Last night, I went out for a Thai dinner at an old college haunt with an old friend. My choice of meal was predictable: tofu summer rolls for an appetizer, vegetarian coconut curry for an entree, brown rice on the side. For some reason, I always go the route of the familiar when it comes to Thai. I think it’s my comfort food.
This banal restaurant ordering is a rarity in my life though, as one of my favorite aspects of dining is the surprise of the menu. Sure, I will read through the ordering options before I choose to visit a new place, but the kitchens I love most are those that change their offerings often. That is, of course, one reason I gravitate towards locavore chefs: ingredients change with the seasons, and so their menus must as well.
In a perfect world, every restaurant I visit would be a farm-to-table locale. Though New York makes it easy to live out that dream, sometimes, like at my Thai meal last night, reality pulls in a different direction. Sometimes meeting for dinner is more about companionship than the creativity of the food.
On those occasions, the restaurants tend to be a bit more dull, and I can generally predict the existence of a few conventional dishes in their kitchens. Salmon, prepared in some sort of Asian glaze, with light vegetables as an accompaniment. Chicken, perhaps with mashed potatoes. A salad of apples, nuts, gorgonzola cheese, and balsamic – grilled chicken optional. And a roasted beet salad.
You’ve seen this one before. Mesclun greens, roasted beets, candied walnuts, creamy goat cheese. I spot it on menus more often than not. The combination is tried, it’s true, it tastes good.
I’m sure it wasn’t boring the first time I spotted it, or even the tenth, but at this point in my dining career [yes, career], I’ve seen this one too much. I never order this salad, because it annoys me. It is too predictable.
Earlier this week, however, I found myself stocked with the exact ingredients for that humdrum salad. Refusing to fall prey to predictability, I decided I would simply have to create something new out of the old.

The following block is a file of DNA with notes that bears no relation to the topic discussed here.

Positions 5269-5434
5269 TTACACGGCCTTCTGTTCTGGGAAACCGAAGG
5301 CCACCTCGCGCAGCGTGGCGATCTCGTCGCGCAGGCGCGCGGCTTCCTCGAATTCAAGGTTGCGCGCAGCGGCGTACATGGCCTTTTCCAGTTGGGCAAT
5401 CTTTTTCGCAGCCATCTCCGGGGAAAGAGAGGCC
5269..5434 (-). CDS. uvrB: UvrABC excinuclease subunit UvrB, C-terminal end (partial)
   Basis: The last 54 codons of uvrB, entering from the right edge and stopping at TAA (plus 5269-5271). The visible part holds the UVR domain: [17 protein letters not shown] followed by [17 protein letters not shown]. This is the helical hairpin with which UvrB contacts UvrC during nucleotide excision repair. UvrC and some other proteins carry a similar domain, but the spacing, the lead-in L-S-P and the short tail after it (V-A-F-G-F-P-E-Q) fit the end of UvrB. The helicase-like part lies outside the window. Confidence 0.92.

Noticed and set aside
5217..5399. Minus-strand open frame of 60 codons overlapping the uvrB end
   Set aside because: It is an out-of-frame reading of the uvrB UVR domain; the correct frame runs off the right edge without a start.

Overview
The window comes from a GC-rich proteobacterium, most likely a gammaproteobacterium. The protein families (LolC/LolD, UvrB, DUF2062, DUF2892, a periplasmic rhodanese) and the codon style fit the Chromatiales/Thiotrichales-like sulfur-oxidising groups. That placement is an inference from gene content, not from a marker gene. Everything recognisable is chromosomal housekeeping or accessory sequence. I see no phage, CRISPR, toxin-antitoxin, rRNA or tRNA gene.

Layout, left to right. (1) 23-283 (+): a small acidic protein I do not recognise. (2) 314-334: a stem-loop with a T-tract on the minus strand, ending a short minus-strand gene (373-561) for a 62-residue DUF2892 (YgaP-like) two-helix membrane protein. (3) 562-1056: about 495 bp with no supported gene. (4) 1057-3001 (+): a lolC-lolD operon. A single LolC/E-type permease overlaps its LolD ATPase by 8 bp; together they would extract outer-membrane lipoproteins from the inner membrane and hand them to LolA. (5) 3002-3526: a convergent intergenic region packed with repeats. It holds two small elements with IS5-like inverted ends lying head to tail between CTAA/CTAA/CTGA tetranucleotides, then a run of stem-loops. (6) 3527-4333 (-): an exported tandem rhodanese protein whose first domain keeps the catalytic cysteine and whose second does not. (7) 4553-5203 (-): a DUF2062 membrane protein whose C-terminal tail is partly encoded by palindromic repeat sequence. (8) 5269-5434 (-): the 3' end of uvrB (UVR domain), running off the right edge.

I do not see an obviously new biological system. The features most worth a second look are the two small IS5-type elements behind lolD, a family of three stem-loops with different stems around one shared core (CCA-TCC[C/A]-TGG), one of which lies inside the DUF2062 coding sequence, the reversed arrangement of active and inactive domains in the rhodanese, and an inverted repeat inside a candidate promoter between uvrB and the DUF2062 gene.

I summoned up my inner culinary artist, and the result was a joy. I knew the flavors would work – if they didn’t, why would the trio show up on menus with such frequency? So, a salad became a delicious vegetarian burger, and predictability ended up tasting rather wonderful.
This burger could easily be served up atop greens in a call to the classic dish, or in a bun with mustard in a more traditional burger fashion. I found myself with an abundance of potatoes that needed eating, and so I served the burger up on its own. Really, it needs nothing else: all the goodness is tucked inside.
beet burgers with walnuts and goat cheese [makes 4]
3 c shredded raw beets
1/2 c rolled oats
1/2 c walnuts
3 oz goat cheese
1 t thyme
couple pinches salt
I like a veggie burger to have some texture, so I pureed about 2/3 of the ingredients and mixed the rest in later. Instructions for this method are below; if you prefer a smooth burger, just mix in the full amount.
1) In food processor, blend together oats, thyme, salt, and about 2/3 of the walnuts until a fine powder forms. Add 2 cups of beets; process until smooth.
2) Transfer mixture to large bowl and fold in remaining beets and walnuts. Add 2 oz goat cheese and mix until well distributed.
3) Form 4 patties. Press a few pieces of remaining goat cheese into each patty – this will give you pockets of cheesy delicious in each bite.
4) Heat a little olive oil in a pan over medium heat. Cook burger 3-4 minutes per side, until golden. Alternatively, you could bake them at 350 for 20 minutes.